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Government's joint opinion
The regional government, health and social services reform is for all of Finland

Ministry of FinanceMinistry of Social Affairs and Health
Publication date 11.5.2018 10.01
Press release

The aim of the regional government, health and social services reform is to guarantee equal services and reduce inequality throughout the country, reminds the ministerial working group on reforms in its joint opinion.

The existing system will not safeguard the future

Finland’s population is ageing, and, in the future, increasingly fewer people will fund the services of the welfare state. Finland is facing the fact that the increase in the cost of public services has to be mitigated. It is irresponsible to present public opinions on health and social services needing to continue with the current municipality-based organisation model that has not been able to resolve these challenges.

Mitigating the costs of social and health service expenditure is part of the Government’s aim of reducing the sustainability gap by EUR 10 billion. Without reforming health and social services, the income of the public economy will not be sufficient for statutory services in the future. Mitigating expenditure is not about impairing services but deploying the best and most efficient operating methods throughout the country. 

According to the National Institute for Health and Welfare, there are significant differences in the availability and range of health and social services in different municipalities. The services provided by health centres vary both between and within municipalities. The chronically ill, pensioners and families with children queue at health centres. The growth in private health insurance policies is an indication of people’s reduced faith in the system. (Appendix 1)

Many counties have gone a long way in reforming health and social services. The reform allows municipalities and cities to focus on the tasks which cities typically focus on in other countries. Municipalities are responsible for health services in few OECD countries. 

The funding for counties would be provided by the state. This means the state would have more responsibility for the availability of necessary basic services. The counties would receive funding based on their special characteristics and the needs of the region’s residents. The state would limit the increase in expenses in order to be able to reach the economic objectives of the reform. However, funding would not be limited at the cost of basic rights.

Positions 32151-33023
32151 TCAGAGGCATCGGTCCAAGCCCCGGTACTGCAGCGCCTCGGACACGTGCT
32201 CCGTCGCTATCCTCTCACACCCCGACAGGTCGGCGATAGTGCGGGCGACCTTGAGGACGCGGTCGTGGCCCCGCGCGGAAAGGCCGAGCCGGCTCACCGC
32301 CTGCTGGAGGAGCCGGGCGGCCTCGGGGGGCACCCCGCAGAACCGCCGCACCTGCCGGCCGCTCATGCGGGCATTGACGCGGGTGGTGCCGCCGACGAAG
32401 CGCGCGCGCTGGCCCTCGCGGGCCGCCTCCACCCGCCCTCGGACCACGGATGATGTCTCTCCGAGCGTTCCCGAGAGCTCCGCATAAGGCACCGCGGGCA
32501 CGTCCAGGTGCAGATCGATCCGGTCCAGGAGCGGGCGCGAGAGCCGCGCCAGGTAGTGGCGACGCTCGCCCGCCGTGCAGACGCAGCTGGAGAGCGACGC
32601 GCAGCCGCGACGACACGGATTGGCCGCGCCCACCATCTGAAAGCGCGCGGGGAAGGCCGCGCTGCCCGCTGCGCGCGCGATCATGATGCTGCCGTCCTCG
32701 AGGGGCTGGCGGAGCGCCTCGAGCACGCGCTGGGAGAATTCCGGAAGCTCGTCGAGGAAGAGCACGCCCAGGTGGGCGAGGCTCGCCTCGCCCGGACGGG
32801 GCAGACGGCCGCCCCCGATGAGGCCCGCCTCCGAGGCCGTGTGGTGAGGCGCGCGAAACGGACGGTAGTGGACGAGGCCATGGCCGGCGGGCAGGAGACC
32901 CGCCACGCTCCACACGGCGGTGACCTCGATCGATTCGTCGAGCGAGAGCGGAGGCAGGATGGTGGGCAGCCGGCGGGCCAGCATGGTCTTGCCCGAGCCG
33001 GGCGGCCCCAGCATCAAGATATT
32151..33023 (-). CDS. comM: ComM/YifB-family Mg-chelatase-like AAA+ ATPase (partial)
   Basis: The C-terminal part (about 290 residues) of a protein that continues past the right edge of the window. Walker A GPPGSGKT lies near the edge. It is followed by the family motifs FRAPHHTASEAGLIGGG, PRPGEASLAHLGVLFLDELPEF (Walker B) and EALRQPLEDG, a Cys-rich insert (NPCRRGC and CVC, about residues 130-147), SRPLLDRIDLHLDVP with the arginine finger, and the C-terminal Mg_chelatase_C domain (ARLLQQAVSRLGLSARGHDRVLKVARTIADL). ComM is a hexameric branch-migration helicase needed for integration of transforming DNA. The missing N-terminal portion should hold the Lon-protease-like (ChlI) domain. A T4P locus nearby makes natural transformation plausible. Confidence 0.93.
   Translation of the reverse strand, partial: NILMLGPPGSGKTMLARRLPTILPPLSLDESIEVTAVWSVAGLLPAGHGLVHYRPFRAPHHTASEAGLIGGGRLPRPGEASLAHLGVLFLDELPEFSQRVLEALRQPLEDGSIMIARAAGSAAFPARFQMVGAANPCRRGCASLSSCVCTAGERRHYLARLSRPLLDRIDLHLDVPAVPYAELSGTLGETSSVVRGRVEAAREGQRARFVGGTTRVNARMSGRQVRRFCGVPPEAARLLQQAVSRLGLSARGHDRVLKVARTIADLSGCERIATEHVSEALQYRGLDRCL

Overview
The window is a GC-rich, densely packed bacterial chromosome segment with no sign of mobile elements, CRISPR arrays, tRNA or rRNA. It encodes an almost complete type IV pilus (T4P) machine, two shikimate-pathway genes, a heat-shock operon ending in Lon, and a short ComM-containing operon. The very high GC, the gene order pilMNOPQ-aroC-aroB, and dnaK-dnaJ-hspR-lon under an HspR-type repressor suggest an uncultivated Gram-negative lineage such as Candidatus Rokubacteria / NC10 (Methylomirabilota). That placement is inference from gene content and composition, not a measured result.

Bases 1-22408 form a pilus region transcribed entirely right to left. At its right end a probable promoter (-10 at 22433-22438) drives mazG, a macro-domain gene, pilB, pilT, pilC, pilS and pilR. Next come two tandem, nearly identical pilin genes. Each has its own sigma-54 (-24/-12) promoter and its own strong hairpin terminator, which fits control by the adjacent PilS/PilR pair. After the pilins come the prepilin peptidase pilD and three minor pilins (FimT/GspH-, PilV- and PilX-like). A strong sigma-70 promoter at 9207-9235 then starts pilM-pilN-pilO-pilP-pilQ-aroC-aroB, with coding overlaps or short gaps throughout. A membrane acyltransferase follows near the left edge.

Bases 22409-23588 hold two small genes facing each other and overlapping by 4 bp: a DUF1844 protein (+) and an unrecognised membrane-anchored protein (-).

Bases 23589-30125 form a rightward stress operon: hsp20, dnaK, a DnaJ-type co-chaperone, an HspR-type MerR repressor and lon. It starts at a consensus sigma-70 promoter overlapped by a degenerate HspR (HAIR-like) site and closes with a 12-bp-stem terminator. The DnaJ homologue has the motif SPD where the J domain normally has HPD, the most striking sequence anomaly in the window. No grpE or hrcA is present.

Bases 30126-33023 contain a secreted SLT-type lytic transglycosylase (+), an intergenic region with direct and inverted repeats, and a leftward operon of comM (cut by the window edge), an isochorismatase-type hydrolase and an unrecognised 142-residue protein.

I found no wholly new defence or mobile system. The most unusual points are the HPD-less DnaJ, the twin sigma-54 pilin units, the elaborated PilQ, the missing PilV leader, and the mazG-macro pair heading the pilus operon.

The reform is advancing in phases and partly through experiments. All 18 counties have applied for freedom of choice pilots. The pilots will commence from 1 July 2018, i.e. once Parliament has passed the Freedom of Choice Act.

International assessments consider the reform unavoidable

Finland has been provided with several international recommendations on the health and social services reform. The EU, IMF and OECD recommendations consider the health and social services reform to be a significant factor in safeguarding the long-term sustainability of the public sector economy. The EU Council’s country-specific recommendation includes a direct recommendation for accepting and implementing the health, social services and regional government reform. According to the IMF, the health and social services reform is crucial in resolving the pressure on expenditure caused by the ageing population. In its reports, the OECD has prompted Finland to prepare for the national economy’s expenditure caused by the ageing population, inequality in the availability of services and to centralise urgent and emergency specialised healthcare. (Appendices 2–4)

The advance assessment by the WHO’s expert group in AUTUMN 2016 paid attention to the many favourable aspects of the health and social services reform, in particular the centralising of the responsibility for organising and funding services with counties. It was recommended to advance in phases and through pilot experiments in implementing the freedom of choice. (Appendix 5)

Several governance models have been rejected